About 20 years ago, I watched a video about a house being built with structural insulated panels, or SIPs. It was the first time I'd seen the process: Instead of framing one stick at a time, the carpenters were installing entire sections of wall, which had arrived on site sheathed on both sides and insulated.
It impressed me as a faster and better way to build, so I tried SIPs on my very next house. That first one was difficult because I had no one around to explain the technical details. But we stuck with it, and now my company builds only projects that include SIPs.
What Are SIPs?
SIPs are made by bonding a sheet material — OSB, plywood, steel, or fiber-cement — onto both sides of an expanded polystyrene (EPS) or polyurethane foam core. By themselves, these materials are not strong enough to support loads, but once they're made into panels they can be used for structural elements like walls, roofs, and floors. The most common panels consist of OSB over EPS.
The most common type of structural insulated panel is produced by sandwiching EPS foam between two sheets of OSB. The face material can also be plywood, steel, or fiber-cement, and the core can be polyurethane.
Raw panels are produced in factories and then cut to size in fabrication plants, or sometimes on site.
Size and thickness. OSB-faced panels come in sizes up to 8 feet by 24 feet. Foam cores are sized in thickness to match the width of standard framing lumber; that way, you can reinforce a panel or provide nailing by inserting a piece of framing stock. For example, a 6-inch panel is actually 6 1/2 inches thick, made with a 5 1/2-inch-thick piece of foam sandwiched between two sheets of 1/2-inch OSB.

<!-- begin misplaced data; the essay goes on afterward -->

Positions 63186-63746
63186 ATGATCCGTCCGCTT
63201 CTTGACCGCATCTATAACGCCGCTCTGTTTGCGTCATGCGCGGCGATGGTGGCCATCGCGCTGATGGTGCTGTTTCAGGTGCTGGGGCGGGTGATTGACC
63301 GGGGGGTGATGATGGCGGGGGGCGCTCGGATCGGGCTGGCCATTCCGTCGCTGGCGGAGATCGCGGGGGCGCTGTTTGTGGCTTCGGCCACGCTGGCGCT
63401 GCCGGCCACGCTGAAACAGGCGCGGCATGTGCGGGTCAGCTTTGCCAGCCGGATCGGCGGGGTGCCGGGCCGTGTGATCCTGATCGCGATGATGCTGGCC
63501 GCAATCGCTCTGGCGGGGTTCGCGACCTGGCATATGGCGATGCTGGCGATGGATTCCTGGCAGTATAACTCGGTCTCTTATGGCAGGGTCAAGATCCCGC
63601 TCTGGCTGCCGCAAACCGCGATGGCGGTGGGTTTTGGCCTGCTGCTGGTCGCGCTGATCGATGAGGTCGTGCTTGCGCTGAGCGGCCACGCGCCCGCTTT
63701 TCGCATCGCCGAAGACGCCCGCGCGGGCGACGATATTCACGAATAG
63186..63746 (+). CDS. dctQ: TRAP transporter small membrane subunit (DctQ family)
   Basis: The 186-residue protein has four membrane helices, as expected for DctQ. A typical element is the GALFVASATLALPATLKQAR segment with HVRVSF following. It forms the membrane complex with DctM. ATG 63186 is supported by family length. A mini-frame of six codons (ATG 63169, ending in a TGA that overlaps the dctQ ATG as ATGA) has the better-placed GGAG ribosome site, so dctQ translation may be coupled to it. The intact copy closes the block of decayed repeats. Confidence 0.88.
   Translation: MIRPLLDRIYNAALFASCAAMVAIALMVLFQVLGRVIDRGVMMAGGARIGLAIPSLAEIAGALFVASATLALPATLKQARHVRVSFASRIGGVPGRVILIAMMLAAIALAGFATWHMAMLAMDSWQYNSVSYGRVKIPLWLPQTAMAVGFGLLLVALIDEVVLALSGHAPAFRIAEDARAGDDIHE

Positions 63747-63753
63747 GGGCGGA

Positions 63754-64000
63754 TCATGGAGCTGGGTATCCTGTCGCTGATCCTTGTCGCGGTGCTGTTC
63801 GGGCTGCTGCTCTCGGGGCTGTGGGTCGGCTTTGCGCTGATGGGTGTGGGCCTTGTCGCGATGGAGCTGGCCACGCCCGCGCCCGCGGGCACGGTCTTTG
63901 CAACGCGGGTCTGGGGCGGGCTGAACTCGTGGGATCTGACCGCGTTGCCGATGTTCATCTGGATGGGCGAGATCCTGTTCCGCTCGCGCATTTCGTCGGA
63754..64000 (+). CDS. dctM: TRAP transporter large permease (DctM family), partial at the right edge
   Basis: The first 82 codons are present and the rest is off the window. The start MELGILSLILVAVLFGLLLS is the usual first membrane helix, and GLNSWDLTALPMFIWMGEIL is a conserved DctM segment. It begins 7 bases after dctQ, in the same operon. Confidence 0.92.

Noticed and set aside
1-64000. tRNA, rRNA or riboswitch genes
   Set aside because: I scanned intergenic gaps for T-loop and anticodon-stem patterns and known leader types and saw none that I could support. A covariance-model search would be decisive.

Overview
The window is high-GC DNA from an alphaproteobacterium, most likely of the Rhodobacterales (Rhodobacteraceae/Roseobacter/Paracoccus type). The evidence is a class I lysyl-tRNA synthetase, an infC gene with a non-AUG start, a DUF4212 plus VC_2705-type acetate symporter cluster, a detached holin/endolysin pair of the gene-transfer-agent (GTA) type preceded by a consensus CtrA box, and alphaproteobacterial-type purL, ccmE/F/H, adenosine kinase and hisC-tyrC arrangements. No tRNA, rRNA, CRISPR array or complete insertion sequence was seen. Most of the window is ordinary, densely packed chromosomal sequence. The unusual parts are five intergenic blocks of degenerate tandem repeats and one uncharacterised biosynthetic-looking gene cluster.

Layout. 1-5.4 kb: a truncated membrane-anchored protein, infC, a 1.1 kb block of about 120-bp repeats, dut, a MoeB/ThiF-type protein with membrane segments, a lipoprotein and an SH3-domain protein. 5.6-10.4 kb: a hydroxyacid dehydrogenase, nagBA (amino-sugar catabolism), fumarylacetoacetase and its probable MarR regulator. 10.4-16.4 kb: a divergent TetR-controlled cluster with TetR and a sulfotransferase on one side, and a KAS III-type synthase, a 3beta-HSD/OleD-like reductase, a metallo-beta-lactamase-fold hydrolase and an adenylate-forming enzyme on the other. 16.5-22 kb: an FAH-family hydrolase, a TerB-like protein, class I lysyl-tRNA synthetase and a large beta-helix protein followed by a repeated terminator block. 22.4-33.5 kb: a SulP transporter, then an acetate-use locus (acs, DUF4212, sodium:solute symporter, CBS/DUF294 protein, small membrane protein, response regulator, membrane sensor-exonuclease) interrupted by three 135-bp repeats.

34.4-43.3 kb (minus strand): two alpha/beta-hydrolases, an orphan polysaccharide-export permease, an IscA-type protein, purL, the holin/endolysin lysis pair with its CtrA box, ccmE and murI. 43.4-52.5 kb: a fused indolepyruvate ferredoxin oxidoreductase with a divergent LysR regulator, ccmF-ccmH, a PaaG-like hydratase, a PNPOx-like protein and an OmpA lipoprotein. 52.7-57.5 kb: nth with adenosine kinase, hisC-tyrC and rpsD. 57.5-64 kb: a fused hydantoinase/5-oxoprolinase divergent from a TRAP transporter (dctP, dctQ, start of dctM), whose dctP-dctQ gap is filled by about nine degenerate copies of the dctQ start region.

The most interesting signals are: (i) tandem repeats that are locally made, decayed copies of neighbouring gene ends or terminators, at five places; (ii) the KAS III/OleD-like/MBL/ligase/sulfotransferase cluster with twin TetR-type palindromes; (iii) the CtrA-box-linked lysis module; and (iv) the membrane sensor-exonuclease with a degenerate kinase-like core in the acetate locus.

Walls are typically made from 4- or 6-inch panels. Floors and roofs might be made from 6-, 8-, 10-, or even 12-inch panels.
Why Use SIPs?
We use SIPs because it takes less time — fewer labor hours — and less skill to assemble precut panels than it does to stick-frame. The parts of the building made from panels are straight and true, and won't shrink or warp. Plus, they are exceptionally well insulated and sealed against air infiltration.
Our clients want their homes to be "green," and SIP buildings qualify because they're energy-efficient and make good use of natural resources. The OSB skin is made from fast-growing trees that are plantation-grown specifically for OSB.
Also, there's very little job-site waste with SIPs; the panels are cut by a fabricator, who can easily recycle cutoffs or use them when smaller panels are called for.
The R-values associated with various building materials are misleading because they don't reflect how and where the material is installed. For example, 5 1/2-inch fiberglass batts are rated R-19, but a wall insulated with these batts is not R-19, because there will be thermal breaks at every stud, plate, and header.
Whole-wall R-value. A more realistic way to look at insulation is to consider "whole-wall R-value," a method developed at Oak Ridge National Laboratory (ORNL), in Oak Ridge, Tenn., for estimating the R-value of various assemblies. The whole-wall R-value includes the insulation plus everything else that's in the wall.
According to ORNL, a 2x6 wall framed 24 inches on-center with plywood sheathing, drywall, and 5 1/2-inch batts has a whole-wall R-value of 13.7. The same wall built with 6-inch OSB SIPs has a whole-wall R-value of 21.6. Why the difference? The foam in the SIPs has a higher R-value than the batts, and the SIP assembly contains fewer thermal breaks.
It's possible to buy raw panels and cut them to size on site, but it's better to pay a fabricator to do the cutting. Many fabricators have computer-controlled equipment that cuts panels far more accurately than we ever could.
Design. Like any building, a SIP structure starts out as a set of plans. Just about any stick-framed plan can be converted to SIPs, although it's easier when the initial design is done with panels in mind.
Panels can be used for any part of the building that isn't curved. The walls and roof of this traditional-style house are made from SIPs.
Either way, the first step in any SIP project is to produce a detailed set of shop drawings that show door and window openings, corners, edges, and wiring chases, as well as how the pieces will be joined on site.
Once the drawings are approved, delivery of the panels takes six to eight weeks. The process is a lot like ordering trusses, except in our case we produce the shop drawings in-house.